As usual, the working classes have let down the middle class elite who know what is best for them. 'Twas ever thus, from Ivan Ilyich onwards.

Anonymous said...

Elby - you have to see whether the Labour (ex) MPs were already anti-Corbyn - he was elected leader by members, not MPs. Most MPs were surprised, Blairites were horrified and harked back to a golden, moderate age of Middle East wars and open borders.

This defeated guy in Stoke was right. Mind, BBC asked if he thought Corbyn should quit, he said yes and THAT was the Guardian headline, not his main point.

“It’s a lovely and toxic combination of the fact that the message in Stoke-on-Trent that’s been heard by the voters is that the Labour party tried to stop Brexit. It would be remiss of me not to mention that Jeremy Corbyn has come up on the doorsteps. Some people really like him. Some people really dislike him, and that has been a turnoff.

But John [McDonnell] is right to say that it’s Brexit. The Labour party had a choice when Theresa May presented her deal. We could either have stopped the Tories or we could have stopped Brexit. And unfortunately some of the siren voices in the shadow cabinet who have big Liberal Democrat votes in their London seats decided that stopping Brexit, and therefore lining themselves up for future leadership bids, was much more important than respecting the votes in marginal constituencies in the midlands and in the north west and the north east. And they’ve sacrificed us for whatever political ambitions they want to do next.”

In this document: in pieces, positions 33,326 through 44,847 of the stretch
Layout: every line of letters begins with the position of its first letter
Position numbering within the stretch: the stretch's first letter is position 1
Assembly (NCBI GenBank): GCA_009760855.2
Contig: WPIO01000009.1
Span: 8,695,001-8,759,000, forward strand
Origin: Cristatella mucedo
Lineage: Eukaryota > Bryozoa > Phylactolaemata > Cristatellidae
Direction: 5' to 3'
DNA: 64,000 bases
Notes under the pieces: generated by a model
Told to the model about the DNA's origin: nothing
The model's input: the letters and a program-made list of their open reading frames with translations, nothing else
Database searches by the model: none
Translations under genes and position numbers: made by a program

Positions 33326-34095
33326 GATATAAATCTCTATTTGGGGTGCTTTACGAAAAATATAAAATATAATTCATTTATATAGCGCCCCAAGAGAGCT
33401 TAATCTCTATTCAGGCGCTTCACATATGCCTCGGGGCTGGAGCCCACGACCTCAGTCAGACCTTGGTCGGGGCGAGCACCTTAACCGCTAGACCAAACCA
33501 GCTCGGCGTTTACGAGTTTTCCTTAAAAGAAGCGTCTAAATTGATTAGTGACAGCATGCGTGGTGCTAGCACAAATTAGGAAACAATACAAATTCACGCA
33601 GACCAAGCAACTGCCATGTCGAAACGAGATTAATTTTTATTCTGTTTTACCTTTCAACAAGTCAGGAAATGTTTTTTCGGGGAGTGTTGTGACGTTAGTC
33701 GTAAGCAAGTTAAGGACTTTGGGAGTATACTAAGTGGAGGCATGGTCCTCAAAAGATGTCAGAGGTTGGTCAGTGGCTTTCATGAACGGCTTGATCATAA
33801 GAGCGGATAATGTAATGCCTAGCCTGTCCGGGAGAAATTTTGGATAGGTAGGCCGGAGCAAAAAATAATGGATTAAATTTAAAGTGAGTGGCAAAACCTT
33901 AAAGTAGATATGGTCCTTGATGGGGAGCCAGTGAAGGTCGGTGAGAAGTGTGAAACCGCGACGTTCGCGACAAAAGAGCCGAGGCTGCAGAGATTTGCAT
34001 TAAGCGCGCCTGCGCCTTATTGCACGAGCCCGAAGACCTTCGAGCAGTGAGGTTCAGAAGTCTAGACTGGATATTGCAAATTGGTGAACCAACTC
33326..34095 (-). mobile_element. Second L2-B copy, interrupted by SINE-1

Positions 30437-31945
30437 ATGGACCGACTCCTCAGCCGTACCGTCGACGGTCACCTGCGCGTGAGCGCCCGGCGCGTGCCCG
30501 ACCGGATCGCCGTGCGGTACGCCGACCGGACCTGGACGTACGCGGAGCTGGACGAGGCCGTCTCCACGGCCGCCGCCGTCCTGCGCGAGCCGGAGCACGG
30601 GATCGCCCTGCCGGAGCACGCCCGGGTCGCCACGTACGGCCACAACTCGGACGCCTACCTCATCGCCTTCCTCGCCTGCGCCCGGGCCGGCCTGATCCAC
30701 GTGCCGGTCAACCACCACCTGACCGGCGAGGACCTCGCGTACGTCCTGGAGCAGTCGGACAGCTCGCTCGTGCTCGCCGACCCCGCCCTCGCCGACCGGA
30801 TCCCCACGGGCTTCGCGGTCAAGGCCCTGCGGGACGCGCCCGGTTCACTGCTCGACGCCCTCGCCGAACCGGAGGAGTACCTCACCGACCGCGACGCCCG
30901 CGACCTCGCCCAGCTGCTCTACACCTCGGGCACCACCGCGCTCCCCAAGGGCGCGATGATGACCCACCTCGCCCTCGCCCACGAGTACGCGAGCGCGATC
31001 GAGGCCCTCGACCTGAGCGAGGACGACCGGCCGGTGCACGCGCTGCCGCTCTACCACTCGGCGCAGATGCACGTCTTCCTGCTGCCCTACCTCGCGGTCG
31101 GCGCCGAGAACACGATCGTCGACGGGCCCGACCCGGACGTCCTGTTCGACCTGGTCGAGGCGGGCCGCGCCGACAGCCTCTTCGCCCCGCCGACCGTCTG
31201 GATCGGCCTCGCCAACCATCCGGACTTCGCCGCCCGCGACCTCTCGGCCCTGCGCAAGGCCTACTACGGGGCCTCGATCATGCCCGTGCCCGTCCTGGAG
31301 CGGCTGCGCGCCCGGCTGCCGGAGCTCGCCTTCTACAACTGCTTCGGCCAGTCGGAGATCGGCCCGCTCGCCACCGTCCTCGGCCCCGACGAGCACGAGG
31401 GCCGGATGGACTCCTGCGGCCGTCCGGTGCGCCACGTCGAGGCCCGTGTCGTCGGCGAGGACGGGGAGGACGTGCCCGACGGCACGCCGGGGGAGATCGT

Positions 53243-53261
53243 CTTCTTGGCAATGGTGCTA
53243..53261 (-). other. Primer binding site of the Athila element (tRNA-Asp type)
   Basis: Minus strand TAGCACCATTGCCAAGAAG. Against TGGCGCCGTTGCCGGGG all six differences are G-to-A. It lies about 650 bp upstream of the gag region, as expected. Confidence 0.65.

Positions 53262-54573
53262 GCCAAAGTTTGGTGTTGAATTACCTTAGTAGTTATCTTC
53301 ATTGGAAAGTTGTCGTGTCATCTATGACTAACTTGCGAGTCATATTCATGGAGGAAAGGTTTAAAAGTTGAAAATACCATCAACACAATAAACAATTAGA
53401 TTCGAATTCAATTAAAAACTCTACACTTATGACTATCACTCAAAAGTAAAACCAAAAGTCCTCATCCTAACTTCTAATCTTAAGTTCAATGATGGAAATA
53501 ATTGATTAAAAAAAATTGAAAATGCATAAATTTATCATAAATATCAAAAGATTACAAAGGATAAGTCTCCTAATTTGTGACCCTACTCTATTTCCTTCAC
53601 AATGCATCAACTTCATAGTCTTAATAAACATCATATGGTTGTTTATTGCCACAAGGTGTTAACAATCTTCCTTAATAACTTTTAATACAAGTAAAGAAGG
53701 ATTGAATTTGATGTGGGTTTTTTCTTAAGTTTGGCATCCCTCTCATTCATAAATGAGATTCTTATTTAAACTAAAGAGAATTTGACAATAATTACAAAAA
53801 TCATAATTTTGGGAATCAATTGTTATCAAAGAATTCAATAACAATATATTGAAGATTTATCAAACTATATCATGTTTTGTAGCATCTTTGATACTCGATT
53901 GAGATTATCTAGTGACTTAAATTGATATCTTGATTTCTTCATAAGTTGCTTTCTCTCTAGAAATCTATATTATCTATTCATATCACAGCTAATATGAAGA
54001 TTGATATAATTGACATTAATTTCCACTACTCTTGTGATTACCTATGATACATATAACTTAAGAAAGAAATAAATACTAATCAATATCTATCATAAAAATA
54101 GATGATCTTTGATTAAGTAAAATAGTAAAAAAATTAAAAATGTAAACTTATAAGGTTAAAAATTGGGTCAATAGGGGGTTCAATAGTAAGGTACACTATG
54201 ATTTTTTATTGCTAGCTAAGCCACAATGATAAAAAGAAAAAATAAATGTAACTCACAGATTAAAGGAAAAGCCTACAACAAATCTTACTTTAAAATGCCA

I think he may have Keir Starmer in mind.

DJK said...

If you spend three years sneering at your core supporters, telling them they're racist and xenophobic and didn't know what they were doing when they voted for brexit, and telling them you're going to ignore their votes because they got it wrong, then it turns out they won't vote for you. Who knew?